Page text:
Bespoke over Brooks Brothers: Reinventing and Re-Fashioning the Legal Staffing Model for Portfolio Companies
When a private equity firm invests in the operational and investing arms of its organization, it focuses on defining a strategic path for economic growth and efficiency. A critical element of paving this path for success is ensured by thoughtfully and creatively selecting seasoned and skilled leaders with proven track records. The best and most successful firms choose operational and investing leaders, who are not only financially successful but who are also “disruptors” willing to make bold, calculated decisions and to take a chance.
In contrast to this approach, most private equity firms lack both strategy and creativity when building the legal and compliance teams for their portfolio companies. Instead, the majority of private equity firms rely on arcane and outmoded staffing approaches that worked in the 1980s. While there is no denying that Don Johnson’s Armani suits of the Miami Vice era are iconic, they no longer remain in fashion nor should staffing approaches conceived during that period be either. This article examines the traditional approaches employed by private equity firms when staffing their portfolio companies and makes suggestions for modernizing and/or breaking the traditional mold.
The “Devil You Know”—Keeping the Existing General Counsel in Place
Often when a private equity firm purchases a portfolio company, it does so with the intention of assimilating/integrating the interests with another of its portfolio companies or with a mind toward selling the company within a brief time period. For this reason, many private equity firms will choose to keep the existing general counsel in place. The rationale for this approach being that the devil you know is better and that “this devil” likely has institutional knowledge. While this approach is not without merit, it, like a 1980s Brooks Brothers suit, is serviceable but far from the best or most ground-breaking approach. A more strategic and fitting approach requires asking a few questions:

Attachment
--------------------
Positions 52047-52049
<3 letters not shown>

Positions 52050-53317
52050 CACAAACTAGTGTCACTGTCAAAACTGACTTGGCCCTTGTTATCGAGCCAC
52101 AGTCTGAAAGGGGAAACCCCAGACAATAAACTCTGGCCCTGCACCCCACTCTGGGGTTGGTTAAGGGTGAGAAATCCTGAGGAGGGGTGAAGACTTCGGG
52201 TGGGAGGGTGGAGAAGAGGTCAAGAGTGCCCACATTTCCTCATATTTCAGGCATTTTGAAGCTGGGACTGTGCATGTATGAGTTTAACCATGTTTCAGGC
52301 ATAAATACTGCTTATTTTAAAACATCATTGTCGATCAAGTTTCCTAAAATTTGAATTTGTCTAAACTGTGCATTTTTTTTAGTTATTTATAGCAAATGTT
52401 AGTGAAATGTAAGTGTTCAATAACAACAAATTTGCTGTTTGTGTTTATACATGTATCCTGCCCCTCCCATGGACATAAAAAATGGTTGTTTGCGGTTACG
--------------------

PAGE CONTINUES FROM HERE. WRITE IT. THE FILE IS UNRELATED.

- Is this the right person for the role? We all know of that example where the GC was the founder’s best friend and had as much knowledge of corporate law as Robert Kardashian had of criminal procedures. Tied into those personal feelings is likely a salary that is not commensurate with experience.
- Is this person willing to stay through the transition and guide the company to success? Likely, he or she is looking for the next opportunity.
- And ultimately, does the size of the company necessitate having its own GC at all?
What if instead of keeping with that traditional “Brooks Brothers” approach, the private equity firm hired a general counsel for its portfolio company, who, directly reported to the private equity firm’s general counsel? This approach would allow the GC to work with a portfolio company for a year or two prior to integration or sale of that company. Depending on the size of the companies, this GC could potentially oversee one or two smaller companies at the same time. Once the portfolio company is sold/merged/etc., he or she can move on to the next company purchased by the firm. Since this person would be employed directly by the private equity firm, he or she has a pride and/or financial stake in the portfolio company doing well. The GC will most likely not be looking for a job and become a potential flight risk since he or she will be employed by the firm and knows there is another opportunity on the horizon. This will also give the GC an interesting mix of career experience, and the firm will know that the GC has the right credentials and capabilities since it did the hiring.